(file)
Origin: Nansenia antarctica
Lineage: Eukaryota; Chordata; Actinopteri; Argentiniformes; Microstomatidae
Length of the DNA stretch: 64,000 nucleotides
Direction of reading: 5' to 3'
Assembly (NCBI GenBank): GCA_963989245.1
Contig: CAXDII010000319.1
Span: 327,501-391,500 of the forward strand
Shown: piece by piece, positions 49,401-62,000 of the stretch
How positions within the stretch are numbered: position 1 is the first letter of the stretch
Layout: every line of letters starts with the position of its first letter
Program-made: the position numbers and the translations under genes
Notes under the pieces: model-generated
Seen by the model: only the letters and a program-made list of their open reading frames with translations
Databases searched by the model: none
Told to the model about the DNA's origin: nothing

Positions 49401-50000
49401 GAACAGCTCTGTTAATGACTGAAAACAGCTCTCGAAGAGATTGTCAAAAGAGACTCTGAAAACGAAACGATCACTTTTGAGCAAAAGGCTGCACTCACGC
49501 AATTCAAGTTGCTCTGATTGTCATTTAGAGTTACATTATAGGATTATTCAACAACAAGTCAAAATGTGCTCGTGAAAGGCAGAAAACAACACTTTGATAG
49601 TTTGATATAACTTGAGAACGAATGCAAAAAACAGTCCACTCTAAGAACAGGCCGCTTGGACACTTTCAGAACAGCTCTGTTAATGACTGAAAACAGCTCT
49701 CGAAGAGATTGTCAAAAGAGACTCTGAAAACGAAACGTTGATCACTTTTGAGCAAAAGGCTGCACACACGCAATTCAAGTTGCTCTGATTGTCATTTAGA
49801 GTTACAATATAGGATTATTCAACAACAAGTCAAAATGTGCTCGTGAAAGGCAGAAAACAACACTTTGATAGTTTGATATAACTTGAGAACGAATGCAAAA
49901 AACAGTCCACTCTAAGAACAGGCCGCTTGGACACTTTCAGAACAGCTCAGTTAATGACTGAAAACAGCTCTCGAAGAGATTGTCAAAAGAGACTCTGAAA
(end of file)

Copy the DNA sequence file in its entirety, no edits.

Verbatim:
Origin: Nansenia antarctica
Lineage: Eukaryota; Chordata; Actinopteri; Argentiniformes; Microstomatidae
Length of the DNA stretch: 64,000 nucleotides
Direction of reading: 5' to 3'
Assembly (NCBI GenBank): GCA_963989245.1
Contig: CAXDII010000319.1
Span: 327,501-391,500 of the forward strand
Shown: piece by piece, positions 49,401-62,000 of the stretch
How positions within the stretch are numbered: position 1 is the first letter of the stretch
Layout: every line of letters starts with the position of its first letter
Program-made: the position numbers and the translations under genes
Notes under the pieces: model-generated
Seen by the model: only the letters and a program-made list of their open reading frames with translations
Databases searched by the model: none
Told to the model about the DNA's origin: nothing

Positions 49401-50000
49401 GAACAGCTCTGTTAATGACTGAAAACAGCTCTCGAAGAGATTGTCAAAAGAGACTCTGAAAACGAAACGATCACTTTTGAGCAAAAGGCTGCACTCACGC
49501 AATTCAAGTTGCTCTGATTGTCATTTAGAGTTACATTATAGGATTATTCAACAACAAGTCAAAATGTGCTCGTGAAAGGCAGAAAACAACACTTTGATAG
49601 TTTGATATAACTTGAGAACGAATGCAAAAAACAGTCCACTCTAAGAACAGGCCGCTTGGACACTTTCAGAACAGCTCTGTTAATGACTGAAAACAGCTCT
49701 CGAAGAGATTGTCAAAAGAGACTCTGAAAACGAAACGTTGATCACTTTTGAGCAAAAGGCTGCACACACGCAATTCAAGTTGCTCTGATTGTCATTTAGA
49801 GTTACAATATAGGATTATTCAACAACAAGTCAAAATGTGCTCGTGAAAGGCAGAAAACAACACTTTGATAGTTTGATATAACTTGAGAACGAATGCAAAA
49901 AACAGTCCACTCTAAGAACAGGCCGCTTGGACACTTTCAGAACAGCTCAGTTAATGACTGAAAACAGCTCTCGAAGAGATTGTCAAAAGAGACTCTGAAA